OOS 71
The Role of Long-Term Studies in Advancing Ecological Understanding

Thursday, August 13, 2015: 1:30 PM-5:00 PM
314, Baltimore Convention Center
Valerie T. Eviner, University of California Davis
Brandon T. Bestelmeyer, USDA Agricultural Research Service; and Jana E. Compton, US EPA, NHEERL, Western Ecology Division
Brandon T. Bestelmeyer, USDA Agricultural Research Service
Long-term studies have provided critical insights into our understanding of the controls over the structure and function of ecological systems. These studies have often reversed conclusions based on short-term studies, elucidated previously unknown ecological interactions, and allowed for an understanding of lag effects, context-dependence, and longer-term ecological and evolutionary processes. They have revealed the impacts of human modifications of the environment, led to improved management under variable conditions, and are critical for predicting and managing future environmental changes. In celebration of ESA’s Centennial, this organized oral session will highlight the contributions of long-term research to ecological science, management, and policy. It will also highlight how addressing the most pressing environmental issues, now and in the future, relies on the scientific infrastructure that supports research on long-term ecological trends (e.g. field stations, historical collections, long-term monitoring, databases).
1:30 PM
 Declining diversity in response to intensifying midwinter drought in a Californian grassland
Susan Harrison, University of California; Elise Gornish, UC Davis; Stella M. Copeland, University of California, Davis
1:50 PM
 Curtis Prairie:  World’s oldest restored prairie or newest restoration challenge?
Joy B. Zedler, University of Wisconsin; Paul H. Zedler, University of Wisconsin; James M. Doherty, University of Wisconsin; Mark Wegener, University of Wisconsin; Christopher Hirsch, University of Wisconsin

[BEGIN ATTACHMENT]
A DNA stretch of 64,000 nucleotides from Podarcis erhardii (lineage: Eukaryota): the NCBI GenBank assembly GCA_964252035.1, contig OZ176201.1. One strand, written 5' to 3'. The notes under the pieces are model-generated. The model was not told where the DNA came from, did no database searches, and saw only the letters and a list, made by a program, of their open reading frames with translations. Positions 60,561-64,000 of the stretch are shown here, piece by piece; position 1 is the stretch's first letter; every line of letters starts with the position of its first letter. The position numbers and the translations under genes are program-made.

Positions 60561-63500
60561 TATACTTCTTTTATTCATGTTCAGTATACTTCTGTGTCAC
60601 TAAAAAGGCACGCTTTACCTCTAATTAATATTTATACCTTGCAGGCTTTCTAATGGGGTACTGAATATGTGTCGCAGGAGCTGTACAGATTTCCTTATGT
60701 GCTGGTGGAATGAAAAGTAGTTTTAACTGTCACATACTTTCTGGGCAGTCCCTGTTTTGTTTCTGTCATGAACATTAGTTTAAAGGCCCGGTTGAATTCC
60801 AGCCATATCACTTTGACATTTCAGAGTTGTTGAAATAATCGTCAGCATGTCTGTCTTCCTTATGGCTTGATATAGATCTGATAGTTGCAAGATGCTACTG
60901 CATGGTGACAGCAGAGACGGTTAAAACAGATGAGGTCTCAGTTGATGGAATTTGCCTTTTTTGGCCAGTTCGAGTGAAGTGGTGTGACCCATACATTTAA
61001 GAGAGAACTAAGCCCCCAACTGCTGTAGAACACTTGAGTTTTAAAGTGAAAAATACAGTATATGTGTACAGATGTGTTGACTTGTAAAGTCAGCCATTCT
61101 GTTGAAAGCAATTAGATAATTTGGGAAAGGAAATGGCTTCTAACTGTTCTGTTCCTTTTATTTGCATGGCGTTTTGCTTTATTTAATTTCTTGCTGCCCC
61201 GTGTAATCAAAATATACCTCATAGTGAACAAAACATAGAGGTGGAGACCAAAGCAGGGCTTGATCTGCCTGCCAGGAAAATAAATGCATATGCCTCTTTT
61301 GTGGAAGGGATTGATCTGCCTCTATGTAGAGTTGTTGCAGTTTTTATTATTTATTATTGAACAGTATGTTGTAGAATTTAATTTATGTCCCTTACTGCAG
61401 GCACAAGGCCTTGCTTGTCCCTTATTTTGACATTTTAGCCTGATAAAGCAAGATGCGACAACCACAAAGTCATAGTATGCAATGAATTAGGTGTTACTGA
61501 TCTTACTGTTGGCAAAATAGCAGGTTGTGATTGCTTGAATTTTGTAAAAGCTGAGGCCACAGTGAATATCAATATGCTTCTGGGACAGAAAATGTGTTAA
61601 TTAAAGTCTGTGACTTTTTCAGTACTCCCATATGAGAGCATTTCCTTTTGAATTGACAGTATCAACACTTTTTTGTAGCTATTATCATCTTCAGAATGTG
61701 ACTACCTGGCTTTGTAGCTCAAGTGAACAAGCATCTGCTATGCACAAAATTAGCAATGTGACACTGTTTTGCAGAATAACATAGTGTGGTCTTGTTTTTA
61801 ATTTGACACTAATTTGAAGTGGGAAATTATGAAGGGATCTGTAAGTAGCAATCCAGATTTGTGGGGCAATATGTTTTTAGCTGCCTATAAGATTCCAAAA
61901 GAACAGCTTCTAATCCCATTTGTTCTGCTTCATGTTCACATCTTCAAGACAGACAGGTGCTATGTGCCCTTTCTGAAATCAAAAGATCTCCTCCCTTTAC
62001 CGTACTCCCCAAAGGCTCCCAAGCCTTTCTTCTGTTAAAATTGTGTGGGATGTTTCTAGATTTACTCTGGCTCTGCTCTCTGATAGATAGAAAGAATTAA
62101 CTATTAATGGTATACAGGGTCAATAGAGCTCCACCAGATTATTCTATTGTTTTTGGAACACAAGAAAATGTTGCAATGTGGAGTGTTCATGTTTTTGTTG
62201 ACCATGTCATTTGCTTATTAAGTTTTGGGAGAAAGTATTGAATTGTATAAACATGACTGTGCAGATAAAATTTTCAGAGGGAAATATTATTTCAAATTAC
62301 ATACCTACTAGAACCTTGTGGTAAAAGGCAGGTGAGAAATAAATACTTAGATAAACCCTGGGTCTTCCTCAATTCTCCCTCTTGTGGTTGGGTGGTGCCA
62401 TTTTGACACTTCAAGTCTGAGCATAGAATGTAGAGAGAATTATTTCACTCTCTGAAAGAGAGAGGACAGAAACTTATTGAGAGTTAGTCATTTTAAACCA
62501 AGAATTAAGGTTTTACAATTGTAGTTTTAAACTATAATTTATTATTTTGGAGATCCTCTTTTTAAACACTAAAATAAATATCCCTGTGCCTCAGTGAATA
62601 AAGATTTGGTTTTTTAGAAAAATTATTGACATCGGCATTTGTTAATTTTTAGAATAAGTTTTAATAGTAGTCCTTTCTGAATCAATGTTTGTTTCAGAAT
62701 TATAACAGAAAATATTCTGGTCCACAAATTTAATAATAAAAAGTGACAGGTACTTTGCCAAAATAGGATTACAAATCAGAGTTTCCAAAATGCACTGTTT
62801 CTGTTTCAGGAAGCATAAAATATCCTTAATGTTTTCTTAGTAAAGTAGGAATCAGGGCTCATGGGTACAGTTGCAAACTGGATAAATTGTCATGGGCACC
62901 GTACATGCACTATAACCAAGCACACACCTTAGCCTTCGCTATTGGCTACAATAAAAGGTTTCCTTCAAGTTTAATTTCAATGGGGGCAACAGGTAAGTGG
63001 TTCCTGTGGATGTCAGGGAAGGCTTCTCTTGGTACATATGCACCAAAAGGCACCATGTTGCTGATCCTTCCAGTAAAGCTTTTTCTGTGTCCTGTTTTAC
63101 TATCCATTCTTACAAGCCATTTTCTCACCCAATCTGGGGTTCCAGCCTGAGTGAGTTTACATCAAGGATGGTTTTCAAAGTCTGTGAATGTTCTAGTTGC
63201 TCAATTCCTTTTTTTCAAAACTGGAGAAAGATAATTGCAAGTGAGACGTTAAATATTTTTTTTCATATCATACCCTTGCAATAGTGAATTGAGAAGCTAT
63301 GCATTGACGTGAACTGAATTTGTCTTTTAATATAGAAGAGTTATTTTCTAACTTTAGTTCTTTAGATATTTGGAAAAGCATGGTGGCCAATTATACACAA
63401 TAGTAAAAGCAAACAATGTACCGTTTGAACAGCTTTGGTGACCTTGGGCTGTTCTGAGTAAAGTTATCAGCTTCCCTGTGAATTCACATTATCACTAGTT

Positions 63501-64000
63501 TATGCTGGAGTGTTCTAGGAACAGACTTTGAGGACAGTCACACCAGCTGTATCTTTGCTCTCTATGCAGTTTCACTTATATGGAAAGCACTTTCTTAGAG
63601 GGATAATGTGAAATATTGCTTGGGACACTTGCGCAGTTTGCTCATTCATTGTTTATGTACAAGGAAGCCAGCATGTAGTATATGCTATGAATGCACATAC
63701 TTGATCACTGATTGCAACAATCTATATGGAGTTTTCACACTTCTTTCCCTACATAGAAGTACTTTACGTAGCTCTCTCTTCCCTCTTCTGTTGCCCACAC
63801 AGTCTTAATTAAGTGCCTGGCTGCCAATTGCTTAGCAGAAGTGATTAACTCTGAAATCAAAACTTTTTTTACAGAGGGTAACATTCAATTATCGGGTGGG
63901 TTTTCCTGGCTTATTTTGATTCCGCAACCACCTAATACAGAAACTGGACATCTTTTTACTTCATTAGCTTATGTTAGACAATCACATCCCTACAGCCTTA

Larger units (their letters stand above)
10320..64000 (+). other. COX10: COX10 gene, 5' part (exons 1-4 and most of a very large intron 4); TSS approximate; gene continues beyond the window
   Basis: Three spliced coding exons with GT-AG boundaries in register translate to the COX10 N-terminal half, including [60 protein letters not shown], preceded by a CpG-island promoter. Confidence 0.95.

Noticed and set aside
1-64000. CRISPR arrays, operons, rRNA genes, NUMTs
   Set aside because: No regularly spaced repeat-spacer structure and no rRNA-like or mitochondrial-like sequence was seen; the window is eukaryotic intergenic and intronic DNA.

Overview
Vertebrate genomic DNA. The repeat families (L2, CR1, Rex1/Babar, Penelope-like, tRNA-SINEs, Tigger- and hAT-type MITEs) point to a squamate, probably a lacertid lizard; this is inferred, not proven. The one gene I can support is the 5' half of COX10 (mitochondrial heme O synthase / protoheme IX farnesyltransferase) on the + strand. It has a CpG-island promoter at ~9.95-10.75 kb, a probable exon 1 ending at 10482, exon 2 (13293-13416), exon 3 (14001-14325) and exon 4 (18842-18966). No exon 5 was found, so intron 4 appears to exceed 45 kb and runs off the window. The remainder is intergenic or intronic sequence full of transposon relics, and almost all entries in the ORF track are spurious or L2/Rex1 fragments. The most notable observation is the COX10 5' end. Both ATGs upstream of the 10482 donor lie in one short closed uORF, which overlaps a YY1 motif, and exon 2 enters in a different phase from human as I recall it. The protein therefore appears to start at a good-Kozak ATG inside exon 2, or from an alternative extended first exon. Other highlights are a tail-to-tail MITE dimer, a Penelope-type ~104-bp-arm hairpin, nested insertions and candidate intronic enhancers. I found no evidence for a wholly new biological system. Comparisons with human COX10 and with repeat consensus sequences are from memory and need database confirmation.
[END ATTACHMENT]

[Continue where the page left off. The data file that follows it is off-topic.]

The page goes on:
2:10 PM
 Effects of changing atmospheric deposition on the structure and function of the Northern Forest: Long-term measurements, experiments and future model projections from the Hubbard Brook Experimental Forest, New Hampshire, USA
Charles T. Driscoll, Syracuse University; Chris E. Johnson, Syracuse University; Habibollah Fakhraei, Syracuse University; John L. Campbell, USDA Forest Service; John J. Battles, University of California, Berkeley; Joel D. Blum, University of Michigan; Timothy J. Fahey, Cornell University; Gene E. Likens, Cary Institute of Ecosystem Studies and University of Connecticut
2:30 PM
 Insights from a 25+ year dataset in lowland Costa Rica: Effects of hydrologic connectivity from the mountains to the sea on stream ecosystems of an inland protected area
Alonso Ramírez, University of Puerto Rico; Catherine M. Pringle, University of Georgia; Gaston E. Small, University of St. Thomas; Becky Bixby, University of New Mexico; John H. Duff, U.S. Geological Survey; Marcelo Ardón, East Carolina University; Alan P. Jackman, University of California, Davis; Marcia Snyder, University of Georgia; Carissa Ganong, University of Georgia; Pablo E. Gutiérrez-Fonseca, University of Puerto Rico; Frank J. Triska, U.S. Geological Survey
2:50 PM
 Long-term research and the future of grassland ecosystems: What have we learned?
Alan Knapp, Colorado State; John M. Blair, Kansas State University; Melinda D. Smith, Colorado State University
3:10 PM
3:20 PM
 Distinguishing linear, nonlinear, transient and persistent vegetation dynamics to characterize empirical signatures of ecological resilience
Sumanta Bagchi, Indian Institute of Science; Navinder J. Singh, Swedish Agricultural University; Brandon T. Bestelmeyer, USDA-ARS; David D. Briske, Texas A&M University
3:40 PM
 Thirty-five years of ecological change after the 1980 eruption of Mount St. Helens
Virginia H. Dale, Oak Ridge National Laboratory; Charles M. Crisafulli, USDA Forest Service
4:00 PM
 Plant functional traits predict vegetation response to two decades of simulated climate change
Jason D. Fridley, Syracuse University; Joshua S. Lynn, University of New Mexico; J. Philip Grime, University of Sheffield; Andrew P. Askew, Syracuse University
4:20 PM
 Anatomy of the collapse and onset of recovery in the North Atlantic groundfish community
Eric J. Pedersen, University of Wisconsin Madison; Patrick L. Thompson, McGill University; Andrew Gonzalez, McGill University; Frédéric Guichard, McGill University; Marie-Josée Fortin, University of Toronto; Pierre Pepin, Fisheries and Oceans Canada; Aaron Ball, McGill University; Tarik C. Gouhier, Northeastern University; Heike Link, Kiel University; Charlotte Moritz, Centres de Recherches Insulaires et Observatoire de l’Environnement; Hedvig Nenzen, Université de Quebéc à Montréal; Ryan Stanley, Memorial University; Zofia Taranu, Université de Montréal
4:40 PM
 Multiyear Trichodesmium increase in the North Atlantic at higher latitudes (38-65N) in the 1980’s
Sara Rivero-Calle, Johns Hopkins University Applied Phisics Laboratory (APL); Carlos Del Castillo, NASA GSFC; Anand Gnanadesikan, Johns Hopkins University; Amin Dezfuli, Johns Hopkins University; Benjamin Zaitchik, Johns Hopkins University